QSs have seen their international earnings fall the most. In Spain and France salaries have tumbled up to 28% for QSs, while in Thailand earnings have fallen by a fifth and those in Hong Kong a massive 50%. Project managers and engineers are also not earning as much as last year, although their salaries have slipped by smaller amounts.
Raj Sharma, senior manager at Hays International, says the increasing use of the internet as a recruitment tool is to blame. "Using the web gives companies a wider choice of who to recruit, which means salaries are being driven down," he says. Sharma also says that international companies are making more use of joint ventures with local firms, so there are fewer expat packages on offer. "The reduction in the number of these packages on offer has really hit average salaries," he says.
However, the survey's researchers say British know-how is still sought after. Continental firms are eager to learn from Britain's experience with PFI project management. They also value the specialised skills of British cost consultant, which is not a separate profession in any other European country.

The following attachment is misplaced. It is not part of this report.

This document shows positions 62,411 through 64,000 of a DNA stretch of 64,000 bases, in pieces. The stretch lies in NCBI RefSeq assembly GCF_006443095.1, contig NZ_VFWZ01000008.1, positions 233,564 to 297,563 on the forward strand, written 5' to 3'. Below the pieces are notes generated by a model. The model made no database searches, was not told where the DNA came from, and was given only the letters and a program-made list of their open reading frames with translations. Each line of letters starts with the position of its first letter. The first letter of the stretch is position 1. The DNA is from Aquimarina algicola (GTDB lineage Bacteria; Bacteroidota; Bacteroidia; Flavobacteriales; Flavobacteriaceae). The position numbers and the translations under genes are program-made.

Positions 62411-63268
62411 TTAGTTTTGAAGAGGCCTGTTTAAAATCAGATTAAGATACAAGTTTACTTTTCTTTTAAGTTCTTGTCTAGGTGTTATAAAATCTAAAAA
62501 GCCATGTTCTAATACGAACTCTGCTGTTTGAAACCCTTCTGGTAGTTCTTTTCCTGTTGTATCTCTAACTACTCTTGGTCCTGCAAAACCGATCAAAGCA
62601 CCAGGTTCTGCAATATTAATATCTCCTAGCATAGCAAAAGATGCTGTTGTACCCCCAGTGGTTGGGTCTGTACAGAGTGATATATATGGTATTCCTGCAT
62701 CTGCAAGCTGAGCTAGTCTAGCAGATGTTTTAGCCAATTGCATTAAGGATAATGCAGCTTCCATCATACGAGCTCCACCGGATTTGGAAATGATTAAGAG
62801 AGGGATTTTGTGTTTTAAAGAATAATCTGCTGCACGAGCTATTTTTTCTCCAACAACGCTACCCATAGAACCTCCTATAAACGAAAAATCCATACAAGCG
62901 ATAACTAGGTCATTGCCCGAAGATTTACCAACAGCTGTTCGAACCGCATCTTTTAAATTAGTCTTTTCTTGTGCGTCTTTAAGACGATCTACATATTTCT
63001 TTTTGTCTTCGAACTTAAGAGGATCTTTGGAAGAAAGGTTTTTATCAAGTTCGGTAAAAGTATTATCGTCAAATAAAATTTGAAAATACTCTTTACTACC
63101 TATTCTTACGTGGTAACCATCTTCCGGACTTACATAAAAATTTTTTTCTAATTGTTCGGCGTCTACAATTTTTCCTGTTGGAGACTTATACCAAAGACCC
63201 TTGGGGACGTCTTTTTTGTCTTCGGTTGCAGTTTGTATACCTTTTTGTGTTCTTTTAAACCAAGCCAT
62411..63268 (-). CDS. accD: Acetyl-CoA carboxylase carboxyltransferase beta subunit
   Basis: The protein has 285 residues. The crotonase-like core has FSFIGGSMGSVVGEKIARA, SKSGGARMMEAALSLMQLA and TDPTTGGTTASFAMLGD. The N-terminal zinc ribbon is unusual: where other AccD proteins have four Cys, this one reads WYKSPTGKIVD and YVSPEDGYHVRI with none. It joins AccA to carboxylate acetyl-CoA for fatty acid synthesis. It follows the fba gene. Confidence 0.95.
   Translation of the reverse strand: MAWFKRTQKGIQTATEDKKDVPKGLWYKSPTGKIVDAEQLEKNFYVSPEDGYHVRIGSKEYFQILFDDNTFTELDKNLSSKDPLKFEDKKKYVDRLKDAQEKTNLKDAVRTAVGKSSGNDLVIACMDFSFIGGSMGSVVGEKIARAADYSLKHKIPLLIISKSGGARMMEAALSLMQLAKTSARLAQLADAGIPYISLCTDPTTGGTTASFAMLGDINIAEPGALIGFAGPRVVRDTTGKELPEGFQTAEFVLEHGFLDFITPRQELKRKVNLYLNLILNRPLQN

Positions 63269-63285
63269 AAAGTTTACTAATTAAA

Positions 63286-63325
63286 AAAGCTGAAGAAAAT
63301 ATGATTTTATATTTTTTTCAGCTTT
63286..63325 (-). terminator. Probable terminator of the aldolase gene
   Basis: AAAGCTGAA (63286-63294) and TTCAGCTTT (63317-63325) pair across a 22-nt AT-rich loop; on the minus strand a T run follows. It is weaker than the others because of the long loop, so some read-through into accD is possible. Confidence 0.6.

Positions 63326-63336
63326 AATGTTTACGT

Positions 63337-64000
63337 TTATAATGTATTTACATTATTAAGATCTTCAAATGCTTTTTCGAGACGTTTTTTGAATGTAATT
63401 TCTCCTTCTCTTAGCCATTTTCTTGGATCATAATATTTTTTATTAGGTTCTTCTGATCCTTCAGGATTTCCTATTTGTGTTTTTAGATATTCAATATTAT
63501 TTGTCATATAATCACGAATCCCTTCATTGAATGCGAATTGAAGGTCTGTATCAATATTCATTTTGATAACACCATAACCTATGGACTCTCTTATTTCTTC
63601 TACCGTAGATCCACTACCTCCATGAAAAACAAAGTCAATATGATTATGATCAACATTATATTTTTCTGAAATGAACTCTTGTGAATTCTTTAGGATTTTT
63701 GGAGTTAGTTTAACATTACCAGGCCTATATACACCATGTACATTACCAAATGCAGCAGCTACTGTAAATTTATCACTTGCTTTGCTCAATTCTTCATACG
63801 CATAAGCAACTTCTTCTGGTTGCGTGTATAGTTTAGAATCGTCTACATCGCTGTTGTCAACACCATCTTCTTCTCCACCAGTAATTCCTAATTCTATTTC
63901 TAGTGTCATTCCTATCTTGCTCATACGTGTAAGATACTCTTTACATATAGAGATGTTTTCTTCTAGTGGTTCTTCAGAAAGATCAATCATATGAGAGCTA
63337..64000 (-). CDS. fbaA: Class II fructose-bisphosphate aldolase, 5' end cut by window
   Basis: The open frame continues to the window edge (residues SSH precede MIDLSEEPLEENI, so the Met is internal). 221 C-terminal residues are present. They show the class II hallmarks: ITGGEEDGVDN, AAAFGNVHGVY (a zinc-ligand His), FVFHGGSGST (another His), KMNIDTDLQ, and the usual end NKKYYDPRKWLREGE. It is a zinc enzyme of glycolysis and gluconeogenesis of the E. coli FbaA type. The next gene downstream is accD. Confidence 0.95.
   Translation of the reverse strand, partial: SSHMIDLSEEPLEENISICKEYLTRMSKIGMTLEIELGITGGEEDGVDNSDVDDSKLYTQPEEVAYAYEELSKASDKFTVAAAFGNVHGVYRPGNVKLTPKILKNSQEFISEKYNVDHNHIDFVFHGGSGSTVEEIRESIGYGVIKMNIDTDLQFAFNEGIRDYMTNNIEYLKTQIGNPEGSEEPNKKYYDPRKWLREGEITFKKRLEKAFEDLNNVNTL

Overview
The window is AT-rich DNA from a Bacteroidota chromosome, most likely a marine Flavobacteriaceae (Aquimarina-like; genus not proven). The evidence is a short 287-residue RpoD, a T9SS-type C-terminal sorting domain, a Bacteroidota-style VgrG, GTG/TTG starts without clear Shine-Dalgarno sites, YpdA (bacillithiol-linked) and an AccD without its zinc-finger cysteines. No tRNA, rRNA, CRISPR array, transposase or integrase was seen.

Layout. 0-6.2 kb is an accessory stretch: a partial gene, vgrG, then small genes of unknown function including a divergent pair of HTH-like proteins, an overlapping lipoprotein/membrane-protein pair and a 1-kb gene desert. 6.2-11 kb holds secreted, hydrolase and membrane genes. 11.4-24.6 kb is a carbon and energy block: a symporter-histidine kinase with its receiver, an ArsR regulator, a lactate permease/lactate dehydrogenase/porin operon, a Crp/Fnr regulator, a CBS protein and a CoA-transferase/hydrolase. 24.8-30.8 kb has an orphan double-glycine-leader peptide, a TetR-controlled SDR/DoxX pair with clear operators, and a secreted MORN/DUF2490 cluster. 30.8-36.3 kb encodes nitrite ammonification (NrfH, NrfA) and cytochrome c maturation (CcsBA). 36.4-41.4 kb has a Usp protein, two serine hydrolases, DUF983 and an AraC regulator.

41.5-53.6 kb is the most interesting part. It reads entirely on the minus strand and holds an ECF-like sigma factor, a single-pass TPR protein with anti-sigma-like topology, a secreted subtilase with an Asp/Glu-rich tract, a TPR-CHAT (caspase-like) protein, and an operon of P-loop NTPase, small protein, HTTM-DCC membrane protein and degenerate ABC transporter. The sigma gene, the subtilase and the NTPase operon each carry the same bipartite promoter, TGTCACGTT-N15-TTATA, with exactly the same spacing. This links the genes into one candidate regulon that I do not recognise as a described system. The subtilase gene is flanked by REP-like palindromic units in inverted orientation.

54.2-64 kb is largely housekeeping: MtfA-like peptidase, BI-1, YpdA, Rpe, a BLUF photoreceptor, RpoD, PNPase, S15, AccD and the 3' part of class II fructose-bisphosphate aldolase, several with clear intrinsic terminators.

Demand for British trained professionals is also strong in the Caribbean, where the market for hotels continues to expand along with the need for infrastructure projects to support the tourist industry. But here, too, salaries are less buoyant than last year. A project manager can expect up to earn up to £42,000 rather than the £50,000 earned by top professionals last year.
Salaries have taken the greatest hammering in the Far East, where countries are still reeling from the recession that took hold in the late 1990s. Salaries have slipped by as much as £10,000 in Thailand as companies have sought to lower costs. Nevertheless, as Sharma says, "The best in the industry are in demand everywhere."